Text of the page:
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Microsoft Industry Blogs - APAC

The well-known management consultant Peter Drucker once said that the best way to predict the future is to create it. I joined Microsoft because I want to help create a bright future for public safety and justice organizations around the world. After two decades working for law enforcement, I realized that Microsoft offers the advanced technology that can help public safety organizations better protect their communities—and I’m working to make that happen on a global scale.

Before coming to Microsoft, I worked for law enforcement at both the local and federal levels. I started my career as a municipal police officer in the state of Washington, and eventually joined the U.S. Secret Service, where I worked for 15 years. Initially, I served as a special agent focusing on bank, credit card, and identification fraud. I went on to work as a lead advance agent coordinating and implementing security plans surrounding presidential visits. Eventually, I oversaw the Electronic Crimes Task Force for both the Seattle and San Francisco field offices, leading teams of investigators solving complex financial crimes that involved the compromise of servers and networks by suspects residing outside of the United States.

My experience working in law enforcement has taught me that regardless of location, many public safety and justice organizations around the globe share a common challenge: they work with information stored in disparate data systems, making it difficult to obtain the information they need, when they need it. My work also has taught me that technology can be a powerful tool that transforms the way law enforcement, emergency management, and judicial organizations approach their work. In a nutshell, technology can help public safety and justice organizations operate far more efficiently and effectively than most do today.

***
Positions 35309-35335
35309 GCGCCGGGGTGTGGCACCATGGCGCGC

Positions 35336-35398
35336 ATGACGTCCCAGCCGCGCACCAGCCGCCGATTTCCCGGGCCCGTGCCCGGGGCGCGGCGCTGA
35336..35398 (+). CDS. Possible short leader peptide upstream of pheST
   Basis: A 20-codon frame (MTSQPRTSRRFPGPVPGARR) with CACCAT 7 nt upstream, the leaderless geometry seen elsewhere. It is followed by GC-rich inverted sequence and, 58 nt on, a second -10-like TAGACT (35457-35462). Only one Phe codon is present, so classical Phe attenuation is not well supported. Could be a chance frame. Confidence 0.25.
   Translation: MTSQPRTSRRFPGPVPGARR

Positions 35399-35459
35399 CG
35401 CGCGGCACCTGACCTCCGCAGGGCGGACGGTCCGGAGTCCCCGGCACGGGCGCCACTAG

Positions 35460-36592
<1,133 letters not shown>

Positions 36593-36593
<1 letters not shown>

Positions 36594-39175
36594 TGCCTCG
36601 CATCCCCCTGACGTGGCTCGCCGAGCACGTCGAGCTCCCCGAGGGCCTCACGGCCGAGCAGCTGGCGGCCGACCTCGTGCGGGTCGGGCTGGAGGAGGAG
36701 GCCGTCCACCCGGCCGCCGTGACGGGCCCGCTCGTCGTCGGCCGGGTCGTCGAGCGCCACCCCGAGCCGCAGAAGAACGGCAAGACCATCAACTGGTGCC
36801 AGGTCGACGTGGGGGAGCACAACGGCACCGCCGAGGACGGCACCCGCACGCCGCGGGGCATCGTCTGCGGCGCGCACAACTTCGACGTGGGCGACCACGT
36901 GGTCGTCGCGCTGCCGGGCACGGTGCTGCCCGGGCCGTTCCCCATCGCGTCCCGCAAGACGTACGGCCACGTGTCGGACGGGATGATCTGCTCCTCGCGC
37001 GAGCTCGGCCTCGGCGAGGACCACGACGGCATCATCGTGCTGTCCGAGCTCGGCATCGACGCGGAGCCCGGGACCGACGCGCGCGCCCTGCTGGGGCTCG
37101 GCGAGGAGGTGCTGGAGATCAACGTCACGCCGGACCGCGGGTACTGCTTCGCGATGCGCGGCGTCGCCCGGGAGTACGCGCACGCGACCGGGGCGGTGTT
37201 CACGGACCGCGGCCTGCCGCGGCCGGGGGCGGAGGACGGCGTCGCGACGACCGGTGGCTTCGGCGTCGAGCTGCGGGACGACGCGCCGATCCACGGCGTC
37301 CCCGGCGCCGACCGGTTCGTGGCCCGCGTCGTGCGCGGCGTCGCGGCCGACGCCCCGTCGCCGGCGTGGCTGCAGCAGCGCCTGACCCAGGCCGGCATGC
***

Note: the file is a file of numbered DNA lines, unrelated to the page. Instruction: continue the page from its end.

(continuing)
Take the Tampa Police Department, for example. The police department has equipped its front-line police officers with real-time crime data that enables them to accurately pinpoint crimes, patterns, and incidents as they patrol the city’s streets. In one case, a Tampa police officer searched data from a terminal in his police vehicle to arrest a sex offender suspect just hours after the victim called police to report the incident. Searching a cloud-based database that consolidates criminal information in a single location, the officer overlaid the sex offender registry map on the local area, found a photo that matched the victim’s description, located the suspect, and arrested him the same day they received the report.

As the person who oversees Microsoft’s “mobile first, cloud first” strategy for public safety and justice communities around the world, I want to expand innovative technology such as this to other organizations. Already, many public safety agencies are starting to adopt cloud-based technology such as Office 365. And as they realize that Microsoft’s Azure cloud provides more security than most public safety organizations can obtain on their own, I predict more public safety and justice organizations will turn to the cloud to securely store and manage their data, giving those who need it the real-time access they require.

Not only will this help jurisdictions communicate and collaborate when responding to large-scale events, but it will help front-line workers tackle the everyday crime, fires, and other emergencies that plague our communities. Ultimately, it will provide public safety organizations with the data they need to prevent crime and other emergencies before they occur. By working at Microsoft, these are the goals I’m working with public safety and justice organizations to achieve.